Posts Tagged: segregation

These Places Surround Me: Talking with Quintan Ana Wikswo

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Quintan Ana Wikswo discusses her novel, A Long Curving Scar Where the Heart Should Be, delving into the facets of trauma, and her creative processes.

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The Lens Magnifies, the Mirror Reflects: What Photos from the Race War Show Us about Ourselves

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[Still photos] grab what otherwise might feel too foreign to understand.

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There Is Simply No Time for This: Whose Streets? and Civil Rights Cinema

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It is unlikely I will see the US justice system evolve toward an egalitarian ideal in my lifetime. But Whose Streets? does offer a clearly visible North Star.

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David Biespiel’s Poetry Wire: 21 Poems That Shaped America (Pt. 15): “Southern History”

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We can’t hide from our history and we can’t pass it on to future generations.

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The Rumpus Poetry Book Club Chat with Nikki Wallschlaeger

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Nikki Wallschlaeger discusses her new collection Crawlspace, why she chose to work with the sonnet form, and how segregation in American never ended.

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On Suffering and Sympathy

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What is the distance between sympathy and action? How do we travel from one to the other?

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R.I.P.: Odd Habits

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I would really like to see a coming back or recreation of funeral rites. Let’s create new ones. Let’s take this matter into our own hands.

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When the Libraries Got Desegregated

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While Brown vs. Board of education immortalized schools as the site where the historic shift to desegregation happened, few would remember the other locales of everyday life that were also once segregated spaces. For Lit Hub, Cynthia R. Greenlee writes on the importance of libraries being desegregated and the fights that had to be fought to make […]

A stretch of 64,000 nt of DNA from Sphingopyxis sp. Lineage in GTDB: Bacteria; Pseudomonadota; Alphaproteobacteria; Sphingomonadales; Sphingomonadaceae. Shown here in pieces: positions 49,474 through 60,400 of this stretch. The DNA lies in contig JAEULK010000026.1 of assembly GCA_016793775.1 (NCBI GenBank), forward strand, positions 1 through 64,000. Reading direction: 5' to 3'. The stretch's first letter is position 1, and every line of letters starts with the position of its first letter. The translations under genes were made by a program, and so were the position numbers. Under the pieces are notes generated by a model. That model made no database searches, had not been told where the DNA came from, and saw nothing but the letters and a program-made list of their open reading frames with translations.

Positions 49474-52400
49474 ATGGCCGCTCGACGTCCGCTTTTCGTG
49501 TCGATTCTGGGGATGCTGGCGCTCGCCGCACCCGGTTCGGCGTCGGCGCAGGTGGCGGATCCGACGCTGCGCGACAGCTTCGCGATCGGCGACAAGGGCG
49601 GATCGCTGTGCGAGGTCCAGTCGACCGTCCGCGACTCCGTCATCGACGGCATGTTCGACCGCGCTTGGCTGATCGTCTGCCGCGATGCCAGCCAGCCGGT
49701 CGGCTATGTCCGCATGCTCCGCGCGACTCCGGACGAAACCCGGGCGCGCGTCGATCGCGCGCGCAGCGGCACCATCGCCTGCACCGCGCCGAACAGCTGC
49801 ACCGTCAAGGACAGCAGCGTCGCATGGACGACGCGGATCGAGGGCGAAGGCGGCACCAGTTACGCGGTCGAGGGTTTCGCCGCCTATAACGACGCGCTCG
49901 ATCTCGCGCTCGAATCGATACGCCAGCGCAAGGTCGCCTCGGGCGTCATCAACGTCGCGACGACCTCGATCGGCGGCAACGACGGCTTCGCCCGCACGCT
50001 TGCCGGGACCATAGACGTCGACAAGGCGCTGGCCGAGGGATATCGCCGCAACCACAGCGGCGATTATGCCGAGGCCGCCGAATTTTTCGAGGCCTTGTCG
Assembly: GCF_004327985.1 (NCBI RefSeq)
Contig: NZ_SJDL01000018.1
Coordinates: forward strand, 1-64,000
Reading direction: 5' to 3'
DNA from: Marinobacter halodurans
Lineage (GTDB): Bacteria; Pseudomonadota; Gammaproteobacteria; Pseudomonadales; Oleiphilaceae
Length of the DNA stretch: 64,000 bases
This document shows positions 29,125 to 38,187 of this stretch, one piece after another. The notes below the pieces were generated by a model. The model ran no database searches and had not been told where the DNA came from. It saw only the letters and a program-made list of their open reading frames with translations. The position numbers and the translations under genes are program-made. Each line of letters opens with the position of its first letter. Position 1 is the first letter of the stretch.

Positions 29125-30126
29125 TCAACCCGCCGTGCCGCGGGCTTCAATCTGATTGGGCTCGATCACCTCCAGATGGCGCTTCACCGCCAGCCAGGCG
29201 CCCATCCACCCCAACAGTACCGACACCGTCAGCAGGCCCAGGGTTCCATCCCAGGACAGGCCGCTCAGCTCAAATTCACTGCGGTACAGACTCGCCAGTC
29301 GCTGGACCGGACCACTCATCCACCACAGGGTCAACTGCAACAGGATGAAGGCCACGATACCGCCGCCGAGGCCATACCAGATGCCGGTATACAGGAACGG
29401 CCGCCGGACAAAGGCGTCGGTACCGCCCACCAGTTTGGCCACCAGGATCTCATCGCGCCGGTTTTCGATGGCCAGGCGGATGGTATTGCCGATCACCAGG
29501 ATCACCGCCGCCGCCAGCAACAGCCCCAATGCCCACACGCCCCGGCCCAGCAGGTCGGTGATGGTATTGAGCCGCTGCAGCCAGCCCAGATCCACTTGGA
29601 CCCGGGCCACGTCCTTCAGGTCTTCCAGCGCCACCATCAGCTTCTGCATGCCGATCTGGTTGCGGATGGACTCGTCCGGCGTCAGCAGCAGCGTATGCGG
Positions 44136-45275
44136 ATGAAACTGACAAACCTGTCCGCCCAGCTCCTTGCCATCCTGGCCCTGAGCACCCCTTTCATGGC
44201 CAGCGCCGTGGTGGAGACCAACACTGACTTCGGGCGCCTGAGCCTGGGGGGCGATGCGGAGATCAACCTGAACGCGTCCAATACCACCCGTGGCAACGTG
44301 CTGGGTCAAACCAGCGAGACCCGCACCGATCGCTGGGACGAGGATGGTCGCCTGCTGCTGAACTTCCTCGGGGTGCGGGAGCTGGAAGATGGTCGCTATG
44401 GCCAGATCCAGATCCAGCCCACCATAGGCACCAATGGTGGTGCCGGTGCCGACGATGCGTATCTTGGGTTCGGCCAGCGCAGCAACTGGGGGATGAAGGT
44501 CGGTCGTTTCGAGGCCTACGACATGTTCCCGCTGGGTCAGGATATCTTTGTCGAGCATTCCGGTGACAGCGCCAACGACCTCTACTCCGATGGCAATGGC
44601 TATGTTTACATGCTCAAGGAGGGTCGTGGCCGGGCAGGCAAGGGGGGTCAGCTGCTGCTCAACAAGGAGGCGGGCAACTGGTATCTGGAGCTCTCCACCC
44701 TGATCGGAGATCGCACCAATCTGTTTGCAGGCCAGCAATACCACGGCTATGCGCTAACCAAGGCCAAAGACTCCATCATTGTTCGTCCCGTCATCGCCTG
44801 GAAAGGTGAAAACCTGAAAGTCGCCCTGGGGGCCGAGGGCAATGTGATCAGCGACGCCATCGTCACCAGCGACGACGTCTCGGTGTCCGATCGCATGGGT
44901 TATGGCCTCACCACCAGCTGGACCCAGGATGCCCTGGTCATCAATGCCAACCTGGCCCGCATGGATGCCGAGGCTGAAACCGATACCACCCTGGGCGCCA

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The Rumpus Interview with Asali Solomon

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Asali Solomon discusses her debut novel, Disgruntled, narrative structure, the mythology of memory and place, and returning to Philadelphia after years away.

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Baltimore, Offline

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Social media’s role in all this is especially strange in that it makes people feel obligated to speak out, whether they’ve thought hard about their place in the discourse or not.

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The Conversation: Hanif Willis-Abdurraqib and Paul Tran

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The sitting down to write, convincing myself that my voice matters, even though there are so many telling me that it doesn’t.

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David Biespiel’s Poetry Wire: Defeat

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It never occurred to me to try to write poems without the guidance of other poets and poems.

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History in Color

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At Hyperallergic, Chris Cobb explores new photography exhibits featuring over 200 color photos from a recently rediscovered collection by Gordon Parks. The collection dates from 1956, when Parks was commissioned by LIFE magazine to capture the day-to-day of black families in segregated Alabama. Only about thirty of the original 200+ color photos ever made it into the magazine.

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The Rumpus Interview with Margo Jefferson

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Pulitzer Prize-winning critic Margo Jefferson talks about her new memoir, Negroland, and about growing up in an elite black community in the segregated Chicago of the 1950s and 1960s.

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A Literature Divided

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Over at Lit Hub, Calvin Baker laments the segregated state of American literature in the 21st century—a result, he says, of literary institutions’ conformity to the status quo: The status quo imagines itself humanist and enlightened, but is anchored by fear and conformity. An interlocking system of publishing conglomerates, universities and media that have been […]

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